Tuesday, September 25, 2007
Terrorist Lawyer Lynne Stewart to Teach Legal Ethics

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HEMPSTEAD, NY--A disbarred lawyer convicted of aiding terrorists will be teaching at an upcoming law school ethics conference.

Lynne Stewart, who was found guilty of conspiring with terrorist Sheikh Omar Abdel Rahman, will be speaking October 16 at Hofstra Law School's "Legal Ethics: Lawyering on the Edge," in Hempstead, New York.

The speaking engagement comes only a year after Stewart was sentenced to twenty-eight months in prison on charges of conspiracy and providing material support to terrorists.

Prosecutors alleged that Stewart had passed on messages to Abdel Rahman's radical Muslim followers, authorizing a resumption of terrorist operations against the Egyptian government.

As a result of the convictions, Stewart was automatically disbarred from practicing law.

Her client, Abdel Rahman, was convicted in 1996 of plots to bomb landmarks around New York City.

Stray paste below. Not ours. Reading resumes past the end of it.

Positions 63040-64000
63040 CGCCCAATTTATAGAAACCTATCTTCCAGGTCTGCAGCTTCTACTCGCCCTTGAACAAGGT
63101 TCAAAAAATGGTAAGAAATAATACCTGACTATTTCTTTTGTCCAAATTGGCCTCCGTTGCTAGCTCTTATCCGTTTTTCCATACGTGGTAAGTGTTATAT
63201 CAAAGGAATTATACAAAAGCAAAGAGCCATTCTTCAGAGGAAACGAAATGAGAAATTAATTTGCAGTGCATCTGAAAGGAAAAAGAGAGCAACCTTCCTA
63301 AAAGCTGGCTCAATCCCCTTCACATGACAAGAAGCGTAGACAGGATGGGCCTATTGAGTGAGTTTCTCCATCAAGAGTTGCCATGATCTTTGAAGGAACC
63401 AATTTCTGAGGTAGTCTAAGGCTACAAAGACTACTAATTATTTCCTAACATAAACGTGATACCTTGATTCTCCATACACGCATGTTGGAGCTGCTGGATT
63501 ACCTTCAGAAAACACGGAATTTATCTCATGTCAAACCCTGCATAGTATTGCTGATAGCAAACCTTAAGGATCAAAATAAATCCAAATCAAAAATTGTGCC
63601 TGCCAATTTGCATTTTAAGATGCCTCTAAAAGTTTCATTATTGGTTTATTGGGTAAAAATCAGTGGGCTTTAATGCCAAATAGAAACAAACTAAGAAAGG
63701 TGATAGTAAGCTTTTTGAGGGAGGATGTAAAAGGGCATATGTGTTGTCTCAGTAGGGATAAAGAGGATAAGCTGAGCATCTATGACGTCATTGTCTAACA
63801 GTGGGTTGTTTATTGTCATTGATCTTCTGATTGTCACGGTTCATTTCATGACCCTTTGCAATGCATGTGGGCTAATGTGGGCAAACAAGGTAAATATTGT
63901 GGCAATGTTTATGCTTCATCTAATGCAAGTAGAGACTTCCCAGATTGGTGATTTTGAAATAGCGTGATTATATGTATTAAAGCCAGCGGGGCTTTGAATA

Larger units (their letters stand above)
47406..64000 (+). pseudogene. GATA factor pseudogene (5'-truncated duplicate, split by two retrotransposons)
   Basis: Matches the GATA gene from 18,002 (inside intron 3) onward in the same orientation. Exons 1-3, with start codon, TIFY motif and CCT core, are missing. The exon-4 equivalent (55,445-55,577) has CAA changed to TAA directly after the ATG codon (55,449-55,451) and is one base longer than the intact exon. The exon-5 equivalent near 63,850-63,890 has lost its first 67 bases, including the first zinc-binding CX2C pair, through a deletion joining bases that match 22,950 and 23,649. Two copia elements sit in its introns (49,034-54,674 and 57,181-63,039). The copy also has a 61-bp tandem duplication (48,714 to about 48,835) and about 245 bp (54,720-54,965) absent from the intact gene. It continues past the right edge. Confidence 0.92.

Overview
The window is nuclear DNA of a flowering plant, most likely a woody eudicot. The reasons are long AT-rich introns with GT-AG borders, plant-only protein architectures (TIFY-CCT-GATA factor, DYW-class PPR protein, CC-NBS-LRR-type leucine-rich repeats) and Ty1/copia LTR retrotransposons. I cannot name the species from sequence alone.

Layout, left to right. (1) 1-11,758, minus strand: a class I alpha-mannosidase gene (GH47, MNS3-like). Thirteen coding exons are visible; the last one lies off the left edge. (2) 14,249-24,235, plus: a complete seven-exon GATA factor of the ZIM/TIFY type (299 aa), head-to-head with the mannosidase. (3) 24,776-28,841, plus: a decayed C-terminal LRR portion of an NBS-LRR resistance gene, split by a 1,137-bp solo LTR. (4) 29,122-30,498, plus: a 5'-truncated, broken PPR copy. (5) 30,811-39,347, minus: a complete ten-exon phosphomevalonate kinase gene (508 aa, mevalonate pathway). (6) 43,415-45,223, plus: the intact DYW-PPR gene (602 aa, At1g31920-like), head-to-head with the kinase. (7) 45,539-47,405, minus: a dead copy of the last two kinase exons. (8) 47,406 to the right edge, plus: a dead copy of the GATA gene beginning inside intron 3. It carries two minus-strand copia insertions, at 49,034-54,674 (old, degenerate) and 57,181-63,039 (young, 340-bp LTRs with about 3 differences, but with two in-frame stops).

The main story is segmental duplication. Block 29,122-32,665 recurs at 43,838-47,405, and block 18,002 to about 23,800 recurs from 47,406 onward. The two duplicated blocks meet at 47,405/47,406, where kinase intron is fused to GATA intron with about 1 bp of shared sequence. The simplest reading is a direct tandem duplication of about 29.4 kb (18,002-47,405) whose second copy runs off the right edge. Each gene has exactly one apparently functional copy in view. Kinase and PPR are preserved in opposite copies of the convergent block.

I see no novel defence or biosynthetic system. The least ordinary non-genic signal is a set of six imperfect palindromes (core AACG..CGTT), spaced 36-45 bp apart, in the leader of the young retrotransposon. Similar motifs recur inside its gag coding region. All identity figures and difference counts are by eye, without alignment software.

Stewart will be speaking at Hofstra Law School's 2007 Legal Ethics Conference, "Lawyering at the Edge: Unpopular Clients, Difficult Cases, Zealous Advocates." The conference is scheduled for October 14 to 16, 2007 in the Sidney R. Siben and Walter Siben Moot Courtroom (room 308) of Hofstra Law School.

According to the University's website, the conference will feature "dynamic speakers who will weigh in on controversial issues such as prosecutorial abuse, the challenges of representing prisoners at Guantanamo, and attacks on lawyers who represent unpopular clients and causes."

Update (September 27): Stewart was originally billed by Hofstra as only as a "high profile radical and human rights attorney." However, after news of her teaching gig came under national fire, the University changed its biography of her to read simply "Lynne Stewart, New York, New York. Attorney (disbarred)."

Update (September 28): The school has changed her biography a second time. Now it reads "High profile radical and attorney (disbarred)." I wonder if they won't slowly change it back to something laudatory. In fact, the press release for the event still describers her one of the seminar's "prominent experts in the field of ethics, as well as preeminent criminal defense and civil rights practitioners."

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